The unusual legal battle came after Gileno, 32, tried to bring a video camera into a meeting of the Los Angeles County Sheriff Civilian Oversight Commission last year. California law specifically allows the public to use recording devices at such meetings, but the commission’s meeting in August was held at a federal appellate court building where filming is prohibited.

Someone just detained at federal courthouse, where public Sheriff Civilian Oversight Commission meeting takin place, 4 trying 2 take pic

The commission, a civilian panel set up to monitor the Sheriff’s Department and listen to public concerns about the agency, had been gathering in different locations around the county since it began meeting in January 2017. This was the first time commissioners had met at the 9th Circuit Court of Appeals building in Pasadena.

As Gileno entered the courthouse, deputy U.S. marshals told him he had to leave his camera in his car. Gileno insisted he had a right to record the meeting under the First Amendment and the state’s open meetings law, known as the Brown Act, and began filming the officers.

They responded by handcuffing and detaining him for about an hour.

After Gileno was cited, Robert C. Bonner, a former federal judge who chairs the commission, told The Times he wasn’t aware of certain provisions of the state’s open meetings law and relied on the county’s lawyers for legal advice.

Rather than pay the fine, Gileno opted to take his case to trial, facing a penalty of up to a $10,000 fine and 30 days in jail if found guilty.

Gileno, who began his YouTube career after showing up at his local council meeting in West Covina, said he has made a living off of his channel in recent years. His copious videos — 3,237 and counting — focus primarily on denouncing illegal immigration and promoting supporters of President Trump. His criminal case may have been a boon for his channel — a recent screed on his own prosecution was viewed more than 10,000 times.

On Friday, two court security officers who clashed with Gileno took the stand and testified that there were signs clearly posted saying photography wasn’t allowed in the courthouse. They said Gileno grew belligerent and disruptive, turning on his camera after being warned several times that it was not allowed.

Testifying in his own defense, Gileno said he was a freelance citizen journalist who has attended and filmed local government meetings and legislative town halls for about five years.

“I believe in the United States of America, you should be able to keep tabs on the government,” he said.

In more than 250 other public meetings he attended, he said, he never had an issue with bringing in his video camera. He said the security officer all of a sudden “exploded” at him, so he turned on his camera “to document what I felt was a violation of my rights at the time.”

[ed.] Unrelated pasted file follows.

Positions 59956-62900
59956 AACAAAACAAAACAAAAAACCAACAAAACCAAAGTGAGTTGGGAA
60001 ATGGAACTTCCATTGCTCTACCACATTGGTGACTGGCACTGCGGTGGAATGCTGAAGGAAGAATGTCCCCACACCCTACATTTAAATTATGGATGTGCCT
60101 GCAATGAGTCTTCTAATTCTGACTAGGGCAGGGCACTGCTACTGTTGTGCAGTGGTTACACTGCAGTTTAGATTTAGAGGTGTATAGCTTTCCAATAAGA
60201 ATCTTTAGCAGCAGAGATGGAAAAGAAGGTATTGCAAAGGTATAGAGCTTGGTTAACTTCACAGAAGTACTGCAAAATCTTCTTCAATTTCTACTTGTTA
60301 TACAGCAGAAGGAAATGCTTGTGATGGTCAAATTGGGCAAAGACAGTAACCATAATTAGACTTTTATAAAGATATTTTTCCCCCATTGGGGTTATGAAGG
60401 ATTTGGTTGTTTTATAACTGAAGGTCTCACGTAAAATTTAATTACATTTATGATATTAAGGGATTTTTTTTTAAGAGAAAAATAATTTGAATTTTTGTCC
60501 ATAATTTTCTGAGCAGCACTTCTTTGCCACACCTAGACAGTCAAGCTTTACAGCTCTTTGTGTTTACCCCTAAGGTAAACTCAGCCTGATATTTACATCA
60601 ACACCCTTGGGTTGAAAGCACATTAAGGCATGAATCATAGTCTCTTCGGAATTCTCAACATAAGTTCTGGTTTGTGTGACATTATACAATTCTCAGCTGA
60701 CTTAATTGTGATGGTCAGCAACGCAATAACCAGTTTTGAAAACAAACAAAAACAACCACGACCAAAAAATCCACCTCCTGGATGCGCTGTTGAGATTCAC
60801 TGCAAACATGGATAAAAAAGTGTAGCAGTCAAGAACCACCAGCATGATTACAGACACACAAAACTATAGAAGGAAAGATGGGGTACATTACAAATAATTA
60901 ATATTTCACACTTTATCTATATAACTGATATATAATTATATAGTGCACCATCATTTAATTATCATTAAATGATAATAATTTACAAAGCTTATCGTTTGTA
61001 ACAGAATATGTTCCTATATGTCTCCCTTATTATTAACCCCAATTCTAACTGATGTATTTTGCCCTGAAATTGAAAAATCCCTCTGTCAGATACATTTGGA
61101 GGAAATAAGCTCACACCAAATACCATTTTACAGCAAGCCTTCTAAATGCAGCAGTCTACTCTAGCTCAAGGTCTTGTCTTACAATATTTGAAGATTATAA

Assistant U.S. Atty. Benedetto Lee Balding said Gileno’s disruption of security officers working at the 9th Circuit Court of Appeals was no small matter. It was Gileno who escalated the encounter by refusing to go along with the officers’ orders, he said.

“He decided unilaterally he didn’t have to follow the rules,” the prosecutor said.

Becker, who primarily represents conservatives and Christians in free-speech cases, worked for free on Gileno’s case. He argued that the federal courthouse essentially became a “limited public forum” when it hosted the commission meeting, which Gileno should have been allowed to film under the state law.

Magistrate Judge Jean P. Rosenbluth said she could understand why Gileno was angry and frustrated given his past experience filming the meetings, but she said that didn’t excuse his failure to follow orders. Security at the appellate courthouse, where justices could be filmed without their knowledge, was a serious concern, the judge said.

“Even if these seem arbitrary or don’t make any sense to Mr. Gileno or anybody else, clearly they serve this very important purpose,” Rosenbluth said, finding Gileno guilty.

Acknowledging that a “misunderstanding” had led to the kerfuffle, the prosecutor recommended a sentence of no fine, which would leave Gileno having to pay just $35 in court fees. Rosenbluth said she felt the need for “some consequences” and ordered Gileno to pay a $50 fine, bringing his total penalty to $85 with the fees.

Gileno said he was “outraged” and “astounded.” After the verdict, he turned to nine supporters in the audience, including a man in a red “Make California Great Again” hat, and exclaimed, “I was never read my rights!”

His attorney said they would seriously consider an appeal and possibly a civil lawsuit against the government.

“What the judge just said is if a city council can move to a federal building, they can keep the meeting secret,” Gileno said. “That’s grossly illegal.”